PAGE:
In his jail cell he sat down and wrote, at first on scraps of paper, the famous document that came to be known as the “Letter from Birmingham jail”. That letter was first published in The Christian Century magazine.
American church leaders who want to “go slow” in Palestine in 2014, should spend this week contemplating the relationship of the 1963 church leaders’ counsel to King to “go slow”, to the “go slow” mindset of those 2014 U.S. denominational leaders who continue to “debate” what should be done to deal with the asymmetrical power struggle between Israelis and Palestinians.
The parallel between a U.S. segregated society in 1963 and the asymmetrical struggle between Israel’s occupation military force and an occupied Palestinian population should be painfully obvious.
Scholars who study the 1963 American segregation era concur that the only religious leader who later expressed regret over the 1963 religious “go slow” letter was a Birmingham Jewish leader, Rabbi Milton L. Grafman, of Temple Emanu-El,
There were divestment supporting Jewish observers at the 221st Presbyterian USA General Assembly—the denomination has been around more than two centuries—when that body voted to divest all financial holdings from three U.S. corporations doing business in the Occupied Palestinian Territories (OPT).
The vote was close but the GA did vote to get out of the business of financing military occupation.
The vote to divest from three companies, Caterpillar, Hewlett-Packard, and Motorola Solutions, was a political contest between Presbyterian delegates who favored the divestment resolution and pro-Israel delegates and their Jewish Zionist-oriented observers, who opposed divestment.
One Jewish observer tried a tactic that smacked of good old fashioned U.S. political horse trading.
That observor, Rabbi Rick Jacobs, offered to guarantee the delegates a personal meeting between the PCUSA General Assembly moderator, Heath Rada, and Israeli Prime Minister Benjamin Netanyahu, if the delegates would vote down the divestment resolution. That ploy failed.
As each maneuver was tried, he said it looked like he might be packing his bags to fly to Tel Avi. When the maneuvers were rejected, he joked that he would have to unpack his bags.
During the Assembly, an attempt was made by the pro-Israel contingent in the GA to ban sales of the study book, Zionism Unsettled, from the denomination’s book stores. That effort was defeated by assembly delegates.
The Israel Palestine Mission Network (IPMN) web site gives the history of that parliamentary maneuver:
“At the 221st GA, in the commissioners’ resolution that was overwhelmingly approved in the plenary as part of the consent agenda, the GA clarified that the publication [Zionism Unsettled] “does not represent the views of the Presbyterian Church (U.S.A.)” and directed “all Presbyterian Church (U.S.A.) entities to express this statement in all future catalogs, print or online resources.”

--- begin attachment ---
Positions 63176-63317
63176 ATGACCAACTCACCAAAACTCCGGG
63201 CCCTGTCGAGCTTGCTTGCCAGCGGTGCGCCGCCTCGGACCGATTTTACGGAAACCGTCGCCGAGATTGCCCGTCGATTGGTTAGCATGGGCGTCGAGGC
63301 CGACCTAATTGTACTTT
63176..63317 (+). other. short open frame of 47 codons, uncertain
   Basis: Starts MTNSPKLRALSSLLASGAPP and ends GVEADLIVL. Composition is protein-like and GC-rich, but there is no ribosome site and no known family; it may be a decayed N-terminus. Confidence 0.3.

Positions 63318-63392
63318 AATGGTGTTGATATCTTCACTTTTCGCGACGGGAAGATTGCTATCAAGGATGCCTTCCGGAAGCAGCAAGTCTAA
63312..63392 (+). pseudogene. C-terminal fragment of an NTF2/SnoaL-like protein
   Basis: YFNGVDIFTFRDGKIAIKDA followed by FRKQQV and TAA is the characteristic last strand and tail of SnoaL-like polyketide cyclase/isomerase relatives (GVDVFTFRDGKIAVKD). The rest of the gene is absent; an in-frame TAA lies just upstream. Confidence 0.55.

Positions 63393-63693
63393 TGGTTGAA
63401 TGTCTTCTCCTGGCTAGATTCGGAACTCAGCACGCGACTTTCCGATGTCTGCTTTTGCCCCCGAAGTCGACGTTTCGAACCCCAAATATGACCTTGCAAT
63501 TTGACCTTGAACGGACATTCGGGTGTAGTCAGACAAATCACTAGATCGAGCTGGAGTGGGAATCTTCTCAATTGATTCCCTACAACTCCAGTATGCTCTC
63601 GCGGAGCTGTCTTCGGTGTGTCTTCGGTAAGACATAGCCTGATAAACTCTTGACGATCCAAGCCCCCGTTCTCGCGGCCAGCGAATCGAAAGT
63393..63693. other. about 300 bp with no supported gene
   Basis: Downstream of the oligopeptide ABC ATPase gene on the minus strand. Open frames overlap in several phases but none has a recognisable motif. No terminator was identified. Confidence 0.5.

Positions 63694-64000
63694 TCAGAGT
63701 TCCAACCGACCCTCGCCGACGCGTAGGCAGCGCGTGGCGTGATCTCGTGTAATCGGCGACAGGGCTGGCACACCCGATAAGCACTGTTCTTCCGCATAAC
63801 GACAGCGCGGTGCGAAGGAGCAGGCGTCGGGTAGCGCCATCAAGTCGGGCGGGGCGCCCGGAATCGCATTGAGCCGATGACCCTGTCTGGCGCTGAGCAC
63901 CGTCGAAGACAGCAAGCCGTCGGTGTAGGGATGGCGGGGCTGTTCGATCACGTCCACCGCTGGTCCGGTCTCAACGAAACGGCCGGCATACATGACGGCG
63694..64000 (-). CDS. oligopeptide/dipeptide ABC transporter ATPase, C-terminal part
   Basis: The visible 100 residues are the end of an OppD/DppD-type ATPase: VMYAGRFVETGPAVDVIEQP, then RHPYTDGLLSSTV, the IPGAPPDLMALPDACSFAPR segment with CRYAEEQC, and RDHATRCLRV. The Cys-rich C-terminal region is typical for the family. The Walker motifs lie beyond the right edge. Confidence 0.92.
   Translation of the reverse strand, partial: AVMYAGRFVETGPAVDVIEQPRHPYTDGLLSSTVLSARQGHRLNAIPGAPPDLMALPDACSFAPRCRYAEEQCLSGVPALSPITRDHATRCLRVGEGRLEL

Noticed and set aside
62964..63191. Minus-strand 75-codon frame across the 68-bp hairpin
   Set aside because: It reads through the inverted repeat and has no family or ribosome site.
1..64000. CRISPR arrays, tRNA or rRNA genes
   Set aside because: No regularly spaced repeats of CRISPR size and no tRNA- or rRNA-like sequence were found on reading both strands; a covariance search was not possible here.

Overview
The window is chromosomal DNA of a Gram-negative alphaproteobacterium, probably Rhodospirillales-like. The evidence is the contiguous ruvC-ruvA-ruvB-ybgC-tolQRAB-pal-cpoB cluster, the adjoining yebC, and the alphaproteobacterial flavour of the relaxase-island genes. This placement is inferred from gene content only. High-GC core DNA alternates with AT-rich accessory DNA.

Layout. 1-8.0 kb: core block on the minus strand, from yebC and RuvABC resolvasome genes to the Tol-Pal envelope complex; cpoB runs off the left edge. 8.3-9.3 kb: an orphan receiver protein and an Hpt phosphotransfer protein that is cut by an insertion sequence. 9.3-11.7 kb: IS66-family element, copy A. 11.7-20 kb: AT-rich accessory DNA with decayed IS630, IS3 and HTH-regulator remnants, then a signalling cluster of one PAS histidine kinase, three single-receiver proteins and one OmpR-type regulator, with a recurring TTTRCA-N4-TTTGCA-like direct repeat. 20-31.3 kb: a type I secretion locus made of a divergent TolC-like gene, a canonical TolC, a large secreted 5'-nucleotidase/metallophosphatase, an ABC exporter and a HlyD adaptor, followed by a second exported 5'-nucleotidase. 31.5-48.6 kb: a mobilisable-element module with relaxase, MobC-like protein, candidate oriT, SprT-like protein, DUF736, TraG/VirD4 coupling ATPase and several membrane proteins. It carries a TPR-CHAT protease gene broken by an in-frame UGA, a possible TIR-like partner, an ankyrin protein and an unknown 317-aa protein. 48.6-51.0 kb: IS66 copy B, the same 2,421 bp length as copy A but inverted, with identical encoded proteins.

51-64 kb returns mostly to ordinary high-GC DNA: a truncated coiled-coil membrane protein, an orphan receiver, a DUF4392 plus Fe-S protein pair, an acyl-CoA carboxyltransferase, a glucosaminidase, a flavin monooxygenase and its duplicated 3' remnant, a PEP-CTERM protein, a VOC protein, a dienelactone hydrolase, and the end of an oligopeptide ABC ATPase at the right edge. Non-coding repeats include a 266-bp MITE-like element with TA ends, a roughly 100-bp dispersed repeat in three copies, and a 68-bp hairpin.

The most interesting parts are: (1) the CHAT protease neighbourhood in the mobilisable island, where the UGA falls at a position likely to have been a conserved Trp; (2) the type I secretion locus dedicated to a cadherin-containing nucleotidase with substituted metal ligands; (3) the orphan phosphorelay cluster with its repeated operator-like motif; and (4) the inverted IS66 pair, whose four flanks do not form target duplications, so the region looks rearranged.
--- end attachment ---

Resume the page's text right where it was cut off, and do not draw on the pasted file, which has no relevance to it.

Zionism Unsettled is, of course, a study guide that did not claim to be church doctrine. It was a guide designed by IPMN to explain the mysterious hold that a 19th century political ideology called Zionism holds over contemporary 21st Protestant church leaders.
Well after the General Assembly adjourned and the delegates returned home, IPMN received an unexpected shock.
The PCUSA executive committee announced that “since Zionism Unsettled was not in keeping with current church doctrine”, it would not be sold from the denomination’s book stores nor on the denomination’s website.
In short, despite the defeat of that action by the GA delegates, the defeated action became official church policy.
Despite this setback, IPMN reports that it will continue to distribute ZU through its web site.
The U.S-based United Methodist Church will meet during the summer of 2016. A battle over divestment is expected
Delegates for that 2016 General Conference are already being elected in regional conferences. Predictions vary, but the Methodists are expected to be as divided on the issue of divestment as their Presbyterian colleagues.
In a recent posting, I called attention to a quote from Rashid Khalidi, who quotes William Quandt.
Quandt sums up the Palestinian dilemma in past U.S. secular presidential decision-making with a simple declaration: “the Palestinians had no domestic constituency”.
Religious communities in the U.S. are supposed to function as the nation’s conscience, the moral center that speaks for the voiceless and the oppressed.
Unfortunately, in the matter of Israelis and Palestinians, with some scattered but notable exceptions, our religious communities remain trapped in their own self-imposed political prison, euphemistically referred to as “interfaith dialogue”.
Despite its innocuous appearance, the phrase, “interfaith dialogue” refers to the amazing assumption that to maintain friendly relations with people of the Jewish faith, Christians must overlook the atrocity of the modern state of Israel’s military occupation of the Palestinian people.
Or to put it in the vernacular, “Me and the rabbi, we go way back. Palestinians? Don’t know any. What’s for lunch?”
The picture at top is by Rina Castelnuovo of The New York Times. The picture depicting stone throwing Palestinians is from The Guardian by Barcroft Media. The picture of Dr. King is from the History web site. It is a Life/Getty Images.